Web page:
<p>Additionally, the Curator role is in line with the rising demand among tourists, particularly millennials, for authentic and immersive experiences. By providing carefully chosen experiences, Chelsea's hotel can draw daring and experience-seeking visitors who value local culture and wish to venture beyond standard tourist hotspots (Yang, 2020). The Curator function enables Chelsea to draw on her knowledge and creativity to produce a completely unique visitor experience, even though other integrator roles like Matchmaker and Neighbour are as valuable. Chelsea can offer a smooth and personalised journey for her guests, increasing overall happiness and fostering customer loyalty, by integrating her work as a Curator with technology-driven initiatives, like the Choreographer role.</p>
<p>The sharing economy is having a huge impact on the hospitality sector, especially as platforms like Airbnb challenge established hotel business models. Hotels need to adapt and adopt new approaches to be competitive. Hotels may create a memorable visitor experience by using the integrator roles described by Deloitte. Chelsea should take on the role of "Curator" among these responsibilities in order to provide unique and genuine experiences and strengthen the bond between visitors and the place. The hotel in Chelsea can prosper in the changing hospitality industry and draw discerning guests looking for an authentically memorable stay by creating distinctive itineraries and embracing technology.</p>
<h2>Reference list:</h2>
<p>Behabtu, H.A., Messagie, M., Coosemans, T., Berecibar, M., Anlay Fante, K., Kebede, A.A. and Mierlo, J.V., 2020. A review of energy storage technologies&rsquo; application potentials in renewable energy sources grid integration. Sustainability, 12(24), p.10511.</p>
<p>Boone, C., Fanelli, C.L., Sherwyn, D. and Wagner, P., 2023. The Case of the Chelsea Grand: Card-Check Neutrality, Management Contracts, and The Duties of Owners and Operators. Cornell Hospitality Quarterly, 64(1), pp.122-133.</p>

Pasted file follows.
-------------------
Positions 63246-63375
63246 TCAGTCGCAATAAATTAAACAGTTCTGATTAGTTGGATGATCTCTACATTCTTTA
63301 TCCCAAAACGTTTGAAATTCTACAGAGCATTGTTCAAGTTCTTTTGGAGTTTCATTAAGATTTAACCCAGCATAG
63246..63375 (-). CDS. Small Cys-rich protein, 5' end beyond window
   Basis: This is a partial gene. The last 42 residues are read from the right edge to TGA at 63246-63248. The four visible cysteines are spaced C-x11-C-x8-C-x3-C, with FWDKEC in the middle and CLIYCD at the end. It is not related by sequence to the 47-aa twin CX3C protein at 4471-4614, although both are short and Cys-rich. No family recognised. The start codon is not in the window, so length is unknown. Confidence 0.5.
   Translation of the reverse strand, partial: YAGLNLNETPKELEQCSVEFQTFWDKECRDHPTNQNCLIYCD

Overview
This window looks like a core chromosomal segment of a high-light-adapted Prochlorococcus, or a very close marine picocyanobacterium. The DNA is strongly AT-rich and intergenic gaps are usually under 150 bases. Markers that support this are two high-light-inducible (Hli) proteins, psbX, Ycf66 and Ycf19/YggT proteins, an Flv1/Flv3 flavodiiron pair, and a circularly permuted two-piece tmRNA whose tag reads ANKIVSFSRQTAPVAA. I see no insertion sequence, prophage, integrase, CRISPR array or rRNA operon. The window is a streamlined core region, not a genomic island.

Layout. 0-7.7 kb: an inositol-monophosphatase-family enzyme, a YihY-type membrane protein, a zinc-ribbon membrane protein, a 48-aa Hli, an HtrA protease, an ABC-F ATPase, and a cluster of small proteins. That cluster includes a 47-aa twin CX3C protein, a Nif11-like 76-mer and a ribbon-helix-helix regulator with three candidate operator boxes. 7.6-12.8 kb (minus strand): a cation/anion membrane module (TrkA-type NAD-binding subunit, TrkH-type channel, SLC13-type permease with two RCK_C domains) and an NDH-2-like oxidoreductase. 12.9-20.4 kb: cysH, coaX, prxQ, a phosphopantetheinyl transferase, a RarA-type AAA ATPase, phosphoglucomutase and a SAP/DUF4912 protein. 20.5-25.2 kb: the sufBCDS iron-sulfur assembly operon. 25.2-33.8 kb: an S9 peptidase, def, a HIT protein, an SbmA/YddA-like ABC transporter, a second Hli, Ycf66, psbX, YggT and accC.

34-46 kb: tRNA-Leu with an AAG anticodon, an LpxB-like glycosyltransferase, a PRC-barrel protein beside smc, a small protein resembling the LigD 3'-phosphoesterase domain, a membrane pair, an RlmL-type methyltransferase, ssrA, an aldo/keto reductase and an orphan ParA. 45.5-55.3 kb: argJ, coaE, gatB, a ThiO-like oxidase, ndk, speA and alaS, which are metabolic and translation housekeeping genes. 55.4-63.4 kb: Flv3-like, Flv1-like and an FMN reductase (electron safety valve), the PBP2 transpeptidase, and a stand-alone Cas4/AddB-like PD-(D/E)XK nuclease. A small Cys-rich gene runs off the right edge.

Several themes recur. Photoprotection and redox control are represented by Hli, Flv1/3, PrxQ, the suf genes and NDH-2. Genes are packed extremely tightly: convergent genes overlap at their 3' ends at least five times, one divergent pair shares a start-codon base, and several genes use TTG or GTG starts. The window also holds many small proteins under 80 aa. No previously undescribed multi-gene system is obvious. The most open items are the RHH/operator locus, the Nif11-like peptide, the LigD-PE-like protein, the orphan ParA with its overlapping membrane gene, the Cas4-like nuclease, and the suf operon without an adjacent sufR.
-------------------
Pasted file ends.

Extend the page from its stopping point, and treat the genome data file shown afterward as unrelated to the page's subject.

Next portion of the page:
<p>Bulchand-Gidumal, J. and Meli&aacute;n-Gonz&aacute;lez, S., 2020. Why are ratings so high in the sharing economy? Evidence based on guest perspectives. Current Issues in Tourism, 23(10), pp.1248-1260.</p>
<p>Erdem, A. and Barakazı, M., 2023. Innovative Technology Applications in Hotel Businesses. In Digital Transformation of the Hotel Industry: Theories, Practices, and Global Challenges (pp. 17-36). Cham: Springer International Publishing.</p>
<p>Gerwe, O. and Silva, R., 2020. Clarifying the sharing economy: Conceptualization, typology, antecedents, and effects. Academy of Management Perspectives, 34(1), pp.65-96.</p>
<p>Jiang, Y. and Lau, A.K., 2021. Roles of consumer trust and risks on continuance intention in the sharing economy: An empirical investigation. Electronic Commerce Research and Applications, 47, p.101050.</p>
<p>Koohang, A., Nord, J.H., Ooi, K.B., Tan, G.W.H., Al-Emran, M., Aw, E.C.X., Baabdullah, A.M., Buhalis, D., Cham, T.H., Dennis, C. and Dutot, V., 2023. Shaping the metaverse into reality: a holistic multidisciplinary understanding of opportunities, challenges, and avenues for future investigation. Journal of Computer Information Systems, 63(3), pp.735-765.</p>
<p>Li, K., Kim, D.J., Lang, K.R., Kauffman, R.J. and Naldi, M., 2020. How should we understand the digital economy in Asia? Critical assessment and research agenda. Electronic commerce research and applications, 44, p.101004.</p>
<p>Martinez-Gonzalez, J.A., Parra-Lopez, E. and Barrientos-Baez, A., 2021. Young consumers&rsquo; intention to participate in the sharing economy: An integrated model. Sustainability, 13(1), p.430.</p>
<p>Mody, M.A., Hanks, L. and Cheng, M., 2021. Sharing economy research in hospitality and tourism: a critical review using bibliometric analysis, content analysis and a quantitative systematic literature review. International Journal of Contemporary Hospitality Management, 33(5), pp.1711-1745.</p>
<p>Mont, O., Palgan, Y.V., Bradley, K. and Zvolska, L., 2020. A decade of the sharing economy: Concepts, users, business and governance perspectives. Journal of cleaner production, 269, p.122215.</p>
<p>Rashideh, W., 2020. Blockchain technology framework: Current and future perspectives for the tourism industry. Tourism Management, 80, p.104125.</p>
<p>Srovnal&iacute;kov&aacute;, P., Semionovaitė, E., Baranskaitė, E. and Labanauskaitė, D., 2020. Evaluation of the impact of sharing economy on hotel business. Journal of Tourism and Services, 11(20), pp.150-169.</p>
<p>Tong, B. and Gunter, U., 2022. Hedonic pricing and the sharing economy: How profile characteristics affect Airbnb accommodation prices in Barcelona, Madrid, and Seville. Current Issues in Tourism, 25(20), pp.3309-3328.</p>
<p>Yang, R., Wakefield, R., Lyu, S., Jayasuriya, S., Han, F., Yi, X., Yang, X., Amarasinghe, G. and Chen, S., 2020. Public and private blockchain in construction business process and information integration. Automation in construction, 118, p.103276.</p>